Earnings And Options: A Risky But Lucrative Relationship

Montréal Exchange
May 25, 2021
7 minutes read
Earnings And Options: A Risky But Lucrative Relationship

North American companies listed on a stock exchange report their earnings results every quarter. Options investors view this event as an opportunity to reap large returns if a stock moves dramatically in one direction or another.

Earnings Move Stocks

Companies must release information on their earnings to investors on a regular basis. This includes key metrics, like revenue, margins, profit, and more. Companies typically offer a deep-dive in their earnings that provides investors with a better snapshot of individual business units, product lines, or geographic regions.

The purpose of an earnings report is to keep investors up to date on the company’s performance. Leading into earnings season, analysts spend a considerable amount of time and effort trying to predict the figures that will be shared in a company’s report.

Some of the ways analysts become better informed include talking with major customers and surveying consumers to better understand their spending habits and intentions. The collective wisdom of multiple analysts covering a company is known as the “consensus estimate.” 

If a company dramatically misses the consensus estimate, the stock is likely to fall hard and fast. A major shortfall typically implies that the company’s prior valuation was overly generous. On the other hand, a company that surprises on the upside will see its stock rise as investors quickly realize that they were undervaluing the company.

Options as a Hedge

Investors can buy a put option ahead of an earnings release if they want to protect their stock against potential downside movement. If the investor is right and the stock loses value, the put option will rise in value, thereby drastically minimizing the investor’s loss on the stock.

If the investor is wrong and the company releases acceptable or good earnings, the value of the put option will expire worthless. For many investors, this is a reasonable proposition, as a relatively small investment in an option can protect against a huge downside move by a stock.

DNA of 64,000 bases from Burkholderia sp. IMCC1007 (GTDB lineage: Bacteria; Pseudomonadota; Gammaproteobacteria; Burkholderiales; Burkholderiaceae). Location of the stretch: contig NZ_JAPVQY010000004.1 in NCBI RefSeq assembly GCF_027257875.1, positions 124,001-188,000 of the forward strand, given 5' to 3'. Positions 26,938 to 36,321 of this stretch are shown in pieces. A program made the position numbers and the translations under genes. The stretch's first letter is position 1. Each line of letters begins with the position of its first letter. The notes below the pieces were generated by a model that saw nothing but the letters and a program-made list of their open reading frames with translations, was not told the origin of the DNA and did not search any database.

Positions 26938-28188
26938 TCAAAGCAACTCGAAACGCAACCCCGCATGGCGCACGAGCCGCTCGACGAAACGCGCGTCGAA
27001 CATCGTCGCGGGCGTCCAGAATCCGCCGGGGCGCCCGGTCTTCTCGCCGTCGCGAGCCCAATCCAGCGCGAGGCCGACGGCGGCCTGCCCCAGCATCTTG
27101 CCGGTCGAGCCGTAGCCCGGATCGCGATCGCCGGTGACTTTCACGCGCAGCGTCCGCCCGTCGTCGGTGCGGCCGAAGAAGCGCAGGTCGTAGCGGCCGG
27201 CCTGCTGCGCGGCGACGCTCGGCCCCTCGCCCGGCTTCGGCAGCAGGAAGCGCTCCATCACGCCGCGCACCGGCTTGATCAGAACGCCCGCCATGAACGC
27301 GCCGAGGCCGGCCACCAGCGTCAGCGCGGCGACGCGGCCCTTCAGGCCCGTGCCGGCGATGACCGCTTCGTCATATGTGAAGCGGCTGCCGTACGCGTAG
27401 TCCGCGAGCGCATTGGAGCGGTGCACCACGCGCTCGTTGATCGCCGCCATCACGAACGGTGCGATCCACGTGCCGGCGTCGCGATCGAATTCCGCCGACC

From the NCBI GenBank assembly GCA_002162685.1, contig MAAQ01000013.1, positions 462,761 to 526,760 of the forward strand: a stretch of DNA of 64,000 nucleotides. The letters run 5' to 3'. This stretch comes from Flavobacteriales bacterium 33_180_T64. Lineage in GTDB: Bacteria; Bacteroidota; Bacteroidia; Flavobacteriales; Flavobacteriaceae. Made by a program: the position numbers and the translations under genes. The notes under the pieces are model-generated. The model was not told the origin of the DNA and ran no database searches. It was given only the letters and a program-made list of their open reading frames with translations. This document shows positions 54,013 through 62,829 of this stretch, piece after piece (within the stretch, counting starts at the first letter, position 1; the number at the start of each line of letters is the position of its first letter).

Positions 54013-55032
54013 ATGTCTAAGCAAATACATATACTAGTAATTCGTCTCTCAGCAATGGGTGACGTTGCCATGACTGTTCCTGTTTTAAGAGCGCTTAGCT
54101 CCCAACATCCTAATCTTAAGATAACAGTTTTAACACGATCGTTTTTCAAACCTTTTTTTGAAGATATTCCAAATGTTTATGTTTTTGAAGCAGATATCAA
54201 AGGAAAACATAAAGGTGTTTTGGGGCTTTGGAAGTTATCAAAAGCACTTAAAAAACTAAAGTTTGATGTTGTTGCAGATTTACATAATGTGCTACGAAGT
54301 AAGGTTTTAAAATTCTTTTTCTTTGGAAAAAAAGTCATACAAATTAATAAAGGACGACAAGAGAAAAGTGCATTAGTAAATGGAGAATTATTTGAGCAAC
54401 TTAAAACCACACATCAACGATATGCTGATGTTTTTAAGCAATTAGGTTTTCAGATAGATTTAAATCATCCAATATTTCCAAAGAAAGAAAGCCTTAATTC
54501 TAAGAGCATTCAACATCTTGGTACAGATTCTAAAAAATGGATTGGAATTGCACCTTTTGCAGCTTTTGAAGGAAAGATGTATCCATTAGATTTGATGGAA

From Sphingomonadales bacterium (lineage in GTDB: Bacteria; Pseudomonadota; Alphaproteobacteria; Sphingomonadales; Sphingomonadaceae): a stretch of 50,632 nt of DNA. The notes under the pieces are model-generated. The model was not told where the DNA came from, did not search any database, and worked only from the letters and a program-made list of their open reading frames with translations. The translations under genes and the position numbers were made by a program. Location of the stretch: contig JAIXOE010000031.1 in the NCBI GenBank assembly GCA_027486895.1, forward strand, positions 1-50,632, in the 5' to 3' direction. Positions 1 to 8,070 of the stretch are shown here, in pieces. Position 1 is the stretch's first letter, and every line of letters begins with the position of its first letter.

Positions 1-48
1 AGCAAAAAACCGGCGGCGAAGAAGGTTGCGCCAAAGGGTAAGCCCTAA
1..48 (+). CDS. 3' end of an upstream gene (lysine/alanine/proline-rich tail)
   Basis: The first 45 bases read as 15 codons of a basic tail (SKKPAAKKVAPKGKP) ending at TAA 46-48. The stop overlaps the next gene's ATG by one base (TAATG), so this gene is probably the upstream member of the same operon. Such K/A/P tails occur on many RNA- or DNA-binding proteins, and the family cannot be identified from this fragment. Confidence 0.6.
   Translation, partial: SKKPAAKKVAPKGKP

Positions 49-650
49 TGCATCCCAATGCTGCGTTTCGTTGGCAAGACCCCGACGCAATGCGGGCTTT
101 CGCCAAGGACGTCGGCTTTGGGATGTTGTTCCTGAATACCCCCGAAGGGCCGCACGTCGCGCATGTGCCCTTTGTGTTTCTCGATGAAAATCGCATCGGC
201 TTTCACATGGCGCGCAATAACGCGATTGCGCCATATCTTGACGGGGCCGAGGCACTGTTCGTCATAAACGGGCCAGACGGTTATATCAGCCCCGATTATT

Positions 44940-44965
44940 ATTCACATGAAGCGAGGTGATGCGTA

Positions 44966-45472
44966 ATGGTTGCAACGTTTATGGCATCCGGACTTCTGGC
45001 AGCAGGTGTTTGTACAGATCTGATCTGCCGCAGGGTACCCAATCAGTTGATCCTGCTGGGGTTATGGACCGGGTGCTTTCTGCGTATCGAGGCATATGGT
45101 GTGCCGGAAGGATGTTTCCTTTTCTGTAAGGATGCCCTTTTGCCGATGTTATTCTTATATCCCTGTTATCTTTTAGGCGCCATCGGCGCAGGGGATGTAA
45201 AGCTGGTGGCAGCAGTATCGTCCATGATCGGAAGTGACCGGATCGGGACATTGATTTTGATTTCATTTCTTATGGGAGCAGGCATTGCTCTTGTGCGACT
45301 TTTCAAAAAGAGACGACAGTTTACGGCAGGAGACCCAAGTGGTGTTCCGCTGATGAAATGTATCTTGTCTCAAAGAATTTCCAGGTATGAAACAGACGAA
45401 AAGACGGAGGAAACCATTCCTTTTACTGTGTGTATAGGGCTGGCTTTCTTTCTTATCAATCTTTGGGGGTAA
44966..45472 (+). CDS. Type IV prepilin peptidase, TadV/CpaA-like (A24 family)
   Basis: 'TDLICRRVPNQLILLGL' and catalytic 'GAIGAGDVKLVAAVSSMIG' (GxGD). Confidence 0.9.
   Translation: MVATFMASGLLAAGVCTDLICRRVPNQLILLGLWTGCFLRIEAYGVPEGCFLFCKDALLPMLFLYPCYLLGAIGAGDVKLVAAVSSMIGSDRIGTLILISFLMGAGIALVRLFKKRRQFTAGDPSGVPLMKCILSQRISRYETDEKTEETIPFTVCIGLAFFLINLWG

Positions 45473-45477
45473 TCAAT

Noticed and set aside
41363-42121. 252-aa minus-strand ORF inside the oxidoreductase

Other investors may want to forego hedging their position with options because they are bullish on the stock’s long-term outlook. Everyone understands that a company may struggle in the near term, for reasons such as a marketing campaign isn’t as effective as it should have been, or supply constraints that have limited sales. 

These investors don’t feel the need to protect their stock on the downside because they plan on remaining a shareholder for years, perhaps even decades.

Options Can Deliver Big Rewards

Investors who are confident a stock will experience a sharp movement in either direction could generate a large profit through options. While this phenomenon is rare, some stocks may move 20% or more in the wake of an earnings release, and the corresponding impact on the options will be outsized.

The exact amount that an option price will move will depend on multiple factors, in particular the strike price and time to expiration. As such, simply being on the right side of an options trade does not guarantee that you will earn a profit. But if an option investor’s prediction is accurate, the position could soar 100% or more in a short period of time.

Beware of the Risks

Trading options around earnings releases poses a high level of risk that conservative investors may find unreasonable. For example, if a stock moves lower on a poor earnings report, it could take several quarters or even longer for the company to convince investors to invest in the stock again. Investors holding a call option face slim chances of seeing their holding turn a profit, even if there is a considerable amount of time left until the option expires.



The strategies presented in this blog are for information and training purposes only, and should not be interpreted as recommendations to buy or sell any security. As always, you should ensure that you are comfortable with the proposed scenarios and ready to assume all the risks before implementing an option strategy.

Copyright © 2021 Bourse de Montreal Inc. All rights reserved. Do not copy, distribute, sell or modify this document without Bourse de Montreal Inc.’s prior written consent.  This information is provided for information purposes only. Neither TMX Group Limited nor any of its affiliated companies guarantees the completeness of the information contained in this publication, and we are not responsible for any errors or omissions in or your use of, or reliance on, the information.  This publication is not intended to provide legal, accounting, tax, investment, financial or other advice and should not be relied upon for such advice.  The information provided is not an invitation to purchase securities listed on Toronto Stock Exchange,TSX Venture Exchange and/or Montreal Exchange.  TMX Group and its affiliated companies do not endorse or recommend any securities referenced in this publication.  TMX, the TMX design, The Future is Yours to See., Toronto Stock Exchange, TSX, TSX Venture Exchange, TSXV, and Voir le futur. Réaliser l’avenir. are the trademarks of TSX Inc.  Montreal Exchange, MX are the trademarks of Bourse de Montréal Inc. and are used under license. All other trademarks used herein are the property of their respective owners.

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